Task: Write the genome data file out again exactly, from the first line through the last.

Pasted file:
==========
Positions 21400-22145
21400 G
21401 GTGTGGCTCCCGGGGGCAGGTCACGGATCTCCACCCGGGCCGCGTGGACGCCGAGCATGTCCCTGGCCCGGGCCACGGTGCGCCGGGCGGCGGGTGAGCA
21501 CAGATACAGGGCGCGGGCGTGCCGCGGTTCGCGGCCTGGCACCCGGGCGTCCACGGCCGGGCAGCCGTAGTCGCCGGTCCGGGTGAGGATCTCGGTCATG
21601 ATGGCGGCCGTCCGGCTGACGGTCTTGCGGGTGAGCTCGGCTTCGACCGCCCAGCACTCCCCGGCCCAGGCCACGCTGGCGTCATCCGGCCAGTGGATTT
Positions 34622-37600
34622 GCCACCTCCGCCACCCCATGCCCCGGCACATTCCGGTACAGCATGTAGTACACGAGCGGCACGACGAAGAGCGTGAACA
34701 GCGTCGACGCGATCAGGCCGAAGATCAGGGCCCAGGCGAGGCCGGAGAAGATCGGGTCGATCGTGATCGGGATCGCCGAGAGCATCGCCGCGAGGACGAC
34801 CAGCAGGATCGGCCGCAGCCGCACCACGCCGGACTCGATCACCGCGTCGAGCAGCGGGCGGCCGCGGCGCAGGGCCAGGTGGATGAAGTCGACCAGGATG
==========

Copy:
Positions 21400-22145
21400 G
21401 GTGTGGCTCCCGGGGGCAGGTCACGGATCTCCACCCGGGCCGCGTGGACGCCGAGCATGTCCCTGGCCCGGGCCACGGTGCGCCGGGCGGCGGGTGAGCA
21501 CAGATACAGGGCGCGGGCGTGCCGCGGTTCGCGGCCTGGCACCCGGGCGTCCACGGCCGGGCAGCCGTAGTCGCCGGTCCGGGTGAGGATCTCGGTCATG
21601 ATGGCGGCCGTCCGGCTGACGGTCTTGCGGGTGAGCTCGGCTTCGACCGCCCAGCACTCCCCGGCCCAGGCCACGCTGGCGTCATCCGGCCAGTGGATTT
Positions 34622-37600
34622 GCCACCTCCGCCACCCCATGCCCCGGCACATTCCGGTACAGCATGTAGTACACGAGCGGCACGACGAAGAGCGTGAACA
34701 GCGTCGACGCGATCAGGCCGAAGATCAGGGCCCAGGCGAGGCCGGAGAAGATCGGGTCGATCGTGATCGGGATCGCCGAGAGCATCGCCGCGAGGACGAC
34801 CAGCAGGATCGGCCGCAGCCGCACCACGCCGGACTCGATCACCGCGTCGAGCAGCGGGCGGCCGCGGCGCAGGGCCAGGTGGATGAAGTCGACCAGGATG